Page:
Many of our retirees remember the days prior to the hand-held radios, when they went to their beat by streetcar or bus, and reported back to headquarters from "call boxes" on the corner, at least once an hour. Some of the call boxes had a light or bell on top that would warn the beat officer of an incoming message.

They also remember that the whistle was a mandatory piece of equipment brought to roll call, the same as their handgun, pocket knife, notebook, and dime. And if you checked their pockets, you'd probably find a streetcar guide and, of course, their call box key.

Many of them, also, had to work traffic details during rush hour in the various heavily used intersections. I can still hear the long single blast, meaning "stop" and the chirping sound of the whistle as the officer signaled traffic to "move on."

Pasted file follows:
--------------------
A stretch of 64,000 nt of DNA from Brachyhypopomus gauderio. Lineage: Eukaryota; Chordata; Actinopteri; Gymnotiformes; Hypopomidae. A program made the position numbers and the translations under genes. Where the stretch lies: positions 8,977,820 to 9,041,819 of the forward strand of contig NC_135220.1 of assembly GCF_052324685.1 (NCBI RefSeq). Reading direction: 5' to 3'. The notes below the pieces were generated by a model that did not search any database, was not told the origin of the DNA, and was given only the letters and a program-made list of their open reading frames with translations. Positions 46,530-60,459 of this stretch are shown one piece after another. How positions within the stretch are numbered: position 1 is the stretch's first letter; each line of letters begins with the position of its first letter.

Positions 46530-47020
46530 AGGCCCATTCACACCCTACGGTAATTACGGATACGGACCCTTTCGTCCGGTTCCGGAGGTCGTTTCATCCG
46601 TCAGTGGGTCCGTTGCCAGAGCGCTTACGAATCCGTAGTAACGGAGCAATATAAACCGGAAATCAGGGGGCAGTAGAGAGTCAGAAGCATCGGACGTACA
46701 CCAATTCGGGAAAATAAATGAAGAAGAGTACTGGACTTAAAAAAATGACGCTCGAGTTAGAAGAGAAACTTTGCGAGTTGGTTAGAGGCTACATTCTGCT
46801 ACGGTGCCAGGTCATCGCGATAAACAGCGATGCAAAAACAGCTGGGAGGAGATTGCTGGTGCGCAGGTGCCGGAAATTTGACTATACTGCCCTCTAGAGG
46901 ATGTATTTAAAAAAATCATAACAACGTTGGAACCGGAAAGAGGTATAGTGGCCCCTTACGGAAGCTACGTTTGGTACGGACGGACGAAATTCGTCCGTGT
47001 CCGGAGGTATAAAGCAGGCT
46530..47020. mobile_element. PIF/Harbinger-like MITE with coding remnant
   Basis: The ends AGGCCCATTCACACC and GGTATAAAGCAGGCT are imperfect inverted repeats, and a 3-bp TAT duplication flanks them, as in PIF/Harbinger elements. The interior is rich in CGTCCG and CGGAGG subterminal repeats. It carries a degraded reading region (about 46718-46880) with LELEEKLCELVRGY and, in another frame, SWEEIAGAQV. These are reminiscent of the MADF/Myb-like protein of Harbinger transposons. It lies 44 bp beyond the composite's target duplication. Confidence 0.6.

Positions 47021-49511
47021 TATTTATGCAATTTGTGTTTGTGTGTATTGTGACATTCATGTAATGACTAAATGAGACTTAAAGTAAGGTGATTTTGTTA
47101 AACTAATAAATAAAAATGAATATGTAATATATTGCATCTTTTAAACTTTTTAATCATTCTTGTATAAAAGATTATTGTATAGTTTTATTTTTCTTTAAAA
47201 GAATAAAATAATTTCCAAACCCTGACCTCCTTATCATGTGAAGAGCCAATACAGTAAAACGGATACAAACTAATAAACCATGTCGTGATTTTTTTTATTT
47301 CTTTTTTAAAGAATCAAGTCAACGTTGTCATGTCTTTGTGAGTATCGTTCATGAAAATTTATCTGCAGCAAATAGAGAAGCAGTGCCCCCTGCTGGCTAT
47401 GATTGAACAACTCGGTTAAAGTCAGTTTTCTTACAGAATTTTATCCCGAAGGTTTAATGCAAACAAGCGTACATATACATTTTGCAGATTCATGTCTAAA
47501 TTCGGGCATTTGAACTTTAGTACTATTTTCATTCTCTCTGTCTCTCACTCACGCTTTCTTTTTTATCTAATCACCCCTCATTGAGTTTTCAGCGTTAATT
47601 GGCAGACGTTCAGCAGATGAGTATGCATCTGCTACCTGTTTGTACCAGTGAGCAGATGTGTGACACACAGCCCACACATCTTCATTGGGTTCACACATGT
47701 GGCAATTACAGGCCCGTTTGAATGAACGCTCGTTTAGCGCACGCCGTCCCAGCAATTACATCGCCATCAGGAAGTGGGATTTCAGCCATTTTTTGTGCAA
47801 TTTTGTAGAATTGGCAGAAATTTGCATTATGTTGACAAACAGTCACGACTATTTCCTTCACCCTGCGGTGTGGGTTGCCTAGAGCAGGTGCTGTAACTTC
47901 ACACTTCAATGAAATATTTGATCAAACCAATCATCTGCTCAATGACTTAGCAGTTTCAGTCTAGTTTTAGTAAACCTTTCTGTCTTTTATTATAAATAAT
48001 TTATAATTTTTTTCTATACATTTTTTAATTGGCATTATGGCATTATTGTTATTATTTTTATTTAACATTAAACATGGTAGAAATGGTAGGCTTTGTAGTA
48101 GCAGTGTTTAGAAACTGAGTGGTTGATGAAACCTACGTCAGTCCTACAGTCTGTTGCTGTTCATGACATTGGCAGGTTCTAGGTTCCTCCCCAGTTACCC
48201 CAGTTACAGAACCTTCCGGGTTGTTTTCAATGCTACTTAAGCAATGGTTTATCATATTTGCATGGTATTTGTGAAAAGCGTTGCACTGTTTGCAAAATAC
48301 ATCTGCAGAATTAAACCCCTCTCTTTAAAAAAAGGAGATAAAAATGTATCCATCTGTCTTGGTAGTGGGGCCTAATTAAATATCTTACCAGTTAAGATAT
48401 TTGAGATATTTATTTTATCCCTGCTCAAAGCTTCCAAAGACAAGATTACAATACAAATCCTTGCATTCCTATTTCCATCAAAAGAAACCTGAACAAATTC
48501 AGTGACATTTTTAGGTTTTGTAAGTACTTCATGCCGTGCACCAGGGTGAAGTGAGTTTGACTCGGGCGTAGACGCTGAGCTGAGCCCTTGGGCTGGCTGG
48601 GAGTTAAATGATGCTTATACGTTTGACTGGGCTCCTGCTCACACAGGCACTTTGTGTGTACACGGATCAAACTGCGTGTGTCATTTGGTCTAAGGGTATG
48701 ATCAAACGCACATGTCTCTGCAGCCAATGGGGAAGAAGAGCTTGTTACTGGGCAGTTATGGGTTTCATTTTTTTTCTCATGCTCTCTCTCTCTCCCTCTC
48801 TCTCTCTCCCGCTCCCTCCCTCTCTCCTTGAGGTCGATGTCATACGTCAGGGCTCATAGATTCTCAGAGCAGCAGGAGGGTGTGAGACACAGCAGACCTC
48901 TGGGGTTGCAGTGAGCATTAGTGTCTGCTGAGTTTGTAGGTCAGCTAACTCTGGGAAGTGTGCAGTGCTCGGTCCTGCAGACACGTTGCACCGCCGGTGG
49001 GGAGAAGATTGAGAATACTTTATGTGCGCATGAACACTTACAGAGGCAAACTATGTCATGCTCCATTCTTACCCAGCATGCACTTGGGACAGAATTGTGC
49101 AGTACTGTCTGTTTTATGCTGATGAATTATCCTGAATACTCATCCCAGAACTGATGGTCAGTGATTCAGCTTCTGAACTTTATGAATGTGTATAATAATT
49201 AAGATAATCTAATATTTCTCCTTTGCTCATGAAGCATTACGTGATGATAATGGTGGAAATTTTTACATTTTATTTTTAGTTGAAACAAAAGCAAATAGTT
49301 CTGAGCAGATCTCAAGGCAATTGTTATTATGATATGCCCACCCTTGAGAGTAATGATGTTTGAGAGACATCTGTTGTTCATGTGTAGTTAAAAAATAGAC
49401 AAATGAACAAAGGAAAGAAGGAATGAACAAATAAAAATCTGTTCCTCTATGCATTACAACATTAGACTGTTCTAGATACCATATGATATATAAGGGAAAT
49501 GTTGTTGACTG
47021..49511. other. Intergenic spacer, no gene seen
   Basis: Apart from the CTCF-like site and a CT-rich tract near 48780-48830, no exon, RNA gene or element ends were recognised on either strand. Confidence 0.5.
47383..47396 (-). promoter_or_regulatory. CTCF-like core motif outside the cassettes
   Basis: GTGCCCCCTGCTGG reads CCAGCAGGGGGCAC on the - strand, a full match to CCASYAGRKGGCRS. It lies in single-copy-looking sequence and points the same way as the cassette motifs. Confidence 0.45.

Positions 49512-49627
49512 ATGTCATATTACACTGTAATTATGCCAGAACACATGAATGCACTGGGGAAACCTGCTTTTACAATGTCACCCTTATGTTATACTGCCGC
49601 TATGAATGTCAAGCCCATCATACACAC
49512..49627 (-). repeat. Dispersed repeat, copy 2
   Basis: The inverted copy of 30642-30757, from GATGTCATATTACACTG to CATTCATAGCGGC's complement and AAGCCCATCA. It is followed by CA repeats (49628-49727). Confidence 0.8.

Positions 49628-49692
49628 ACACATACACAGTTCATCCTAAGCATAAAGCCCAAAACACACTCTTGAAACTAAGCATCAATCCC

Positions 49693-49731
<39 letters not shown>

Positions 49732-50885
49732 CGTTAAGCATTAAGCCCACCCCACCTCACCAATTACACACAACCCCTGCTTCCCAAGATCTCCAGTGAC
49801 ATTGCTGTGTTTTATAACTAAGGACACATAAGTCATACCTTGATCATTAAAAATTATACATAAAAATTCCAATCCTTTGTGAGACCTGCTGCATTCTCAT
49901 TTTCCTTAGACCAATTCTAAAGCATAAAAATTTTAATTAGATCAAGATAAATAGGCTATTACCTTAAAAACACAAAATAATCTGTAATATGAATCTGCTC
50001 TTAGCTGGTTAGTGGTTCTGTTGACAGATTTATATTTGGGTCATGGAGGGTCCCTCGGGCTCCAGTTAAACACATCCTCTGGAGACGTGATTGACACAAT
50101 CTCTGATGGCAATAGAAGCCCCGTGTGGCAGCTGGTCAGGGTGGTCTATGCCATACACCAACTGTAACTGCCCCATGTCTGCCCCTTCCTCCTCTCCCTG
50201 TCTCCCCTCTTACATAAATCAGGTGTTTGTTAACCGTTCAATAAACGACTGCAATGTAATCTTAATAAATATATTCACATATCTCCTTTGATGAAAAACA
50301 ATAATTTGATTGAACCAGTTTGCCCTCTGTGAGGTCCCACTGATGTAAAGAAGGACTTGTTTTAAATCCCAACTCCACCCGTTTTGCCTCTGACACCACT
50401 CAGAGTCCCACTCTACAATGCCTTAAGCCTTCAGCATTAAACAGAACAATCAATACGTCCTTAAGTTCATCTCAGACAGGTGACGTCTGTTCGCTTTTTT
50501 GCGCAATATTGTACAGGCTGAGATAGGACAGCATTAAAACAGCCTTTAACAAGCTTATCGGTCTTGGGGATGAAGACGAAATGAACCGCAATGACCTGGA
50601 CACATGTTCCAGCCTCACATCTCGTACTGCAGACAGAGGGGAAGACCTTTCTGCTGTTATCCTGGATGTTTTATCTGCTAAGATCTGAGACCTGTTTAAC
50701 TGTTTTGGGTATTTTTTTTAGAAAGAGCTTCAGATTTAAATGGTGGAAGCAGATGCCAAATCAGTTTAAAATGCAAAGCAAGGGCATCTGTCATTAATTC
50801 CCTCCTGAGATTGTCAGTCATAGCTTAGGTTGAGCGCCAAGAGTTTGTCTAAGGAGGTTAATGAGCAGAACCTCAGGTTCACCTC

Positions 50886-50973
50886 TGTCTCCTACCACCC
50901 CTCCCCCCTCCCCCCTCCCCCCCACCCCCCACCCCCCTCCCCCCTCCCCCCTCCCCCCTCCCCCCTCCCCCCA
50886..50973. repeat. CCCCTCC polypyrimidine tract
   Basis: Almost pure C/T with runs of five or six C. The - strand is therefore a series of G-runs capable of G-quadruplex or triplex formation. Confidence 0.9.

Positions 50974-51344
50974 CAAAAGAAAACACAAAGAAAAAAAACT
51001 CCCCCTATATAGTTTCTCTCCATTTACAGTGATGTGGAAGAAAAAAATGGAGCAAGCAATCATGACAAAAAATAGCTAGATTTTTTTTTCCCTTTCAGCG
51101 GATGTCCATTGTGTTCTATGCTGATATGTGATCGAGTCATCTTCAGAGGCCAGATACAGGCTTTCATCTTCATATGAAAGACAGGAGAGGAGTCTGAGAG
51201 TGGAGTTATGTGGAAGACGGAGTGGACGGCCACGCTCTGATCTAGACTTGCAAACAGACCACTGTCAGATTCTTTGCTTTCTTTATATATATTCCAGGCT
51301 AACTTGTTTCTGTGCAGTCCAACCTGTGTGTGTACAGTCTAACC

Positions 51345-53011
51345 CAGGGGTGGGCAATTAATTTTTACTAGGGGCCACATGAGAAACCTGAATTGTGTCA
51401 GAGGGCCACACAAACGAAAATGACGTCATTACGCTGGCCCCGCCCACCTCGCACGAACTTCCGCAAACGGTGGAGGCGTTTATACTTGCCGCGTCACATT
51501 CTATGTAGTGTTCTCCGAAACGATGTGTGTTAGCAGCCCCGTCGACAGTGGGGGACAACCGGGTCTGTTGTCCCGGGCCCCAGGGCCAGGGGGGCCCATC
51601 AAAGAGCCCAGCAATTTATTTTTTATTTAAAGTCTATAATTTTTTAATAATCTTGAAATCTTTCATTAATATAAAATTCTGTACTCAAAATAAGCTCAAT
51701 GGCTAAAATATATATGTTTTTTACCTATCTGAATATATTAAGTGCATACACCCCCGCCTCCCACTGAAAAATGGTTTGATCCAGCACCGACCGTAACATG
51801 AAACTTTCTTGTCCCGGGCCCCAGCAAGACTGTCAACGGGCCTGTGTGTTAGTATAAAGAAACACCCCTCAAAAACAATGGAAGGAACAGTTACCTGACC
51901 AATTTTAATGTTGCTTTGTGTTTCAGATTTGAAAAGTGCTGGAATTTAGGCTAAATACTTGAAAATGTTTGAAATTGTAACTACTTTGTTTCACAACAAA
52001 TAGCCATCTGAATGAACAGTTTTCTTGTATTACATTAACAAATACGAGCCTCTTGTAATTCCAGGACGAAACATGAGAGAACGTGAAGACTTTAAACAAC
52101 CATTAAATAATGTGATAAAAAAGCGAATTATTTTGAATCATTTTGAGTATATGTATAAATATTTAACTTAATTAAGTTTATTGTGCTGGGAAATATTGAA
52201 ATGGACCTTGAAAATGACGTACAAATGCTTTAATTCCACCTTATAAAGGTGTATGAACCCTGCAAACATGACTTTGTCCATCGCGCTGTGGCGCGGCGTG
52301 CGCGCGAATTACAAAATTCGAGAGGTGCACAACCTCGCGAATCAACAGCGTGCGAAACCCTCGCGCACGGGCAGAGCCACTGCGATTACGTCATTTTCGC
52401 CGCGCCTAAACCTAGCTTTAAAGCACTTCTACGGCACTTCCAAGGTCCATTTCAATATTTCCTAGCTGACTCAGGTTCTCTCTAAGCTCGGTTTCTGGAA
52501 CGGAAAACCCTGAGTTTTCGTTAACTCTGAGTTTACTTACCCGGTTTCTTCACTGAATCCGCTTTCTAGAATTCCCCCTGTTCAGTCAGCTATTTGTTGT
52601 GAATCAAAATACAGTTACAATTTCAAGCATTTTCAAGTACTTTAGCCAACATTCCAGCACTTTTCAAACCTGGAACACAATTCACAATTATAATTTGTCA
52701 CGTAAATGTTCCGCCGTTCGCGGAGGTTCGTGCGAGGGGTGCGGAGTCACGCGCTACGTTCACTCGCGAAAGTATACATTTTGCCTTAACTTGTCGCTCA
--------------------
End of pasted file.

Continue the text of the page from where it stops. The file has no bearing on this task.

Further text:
This article was written by Edward J. “Ed”Steenberg, Saint Paul Police Historical Society Click HERE.

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Police Clap Alarm
Possible for stationhouse use
police alarm clapper
Oak Paddle 
Police Clap alarm

Oak board 3/4" thick, with an oak clapper on each side, when rotated back and forth in a circular motion, it causes the clappers to slap against the oak creating a loud report nearly as loud as a .22 caliber pistol firing. 

Police alarm clapper hinge

Well constructed this came from a police/fire museum in R.I.  where they had no further information on it.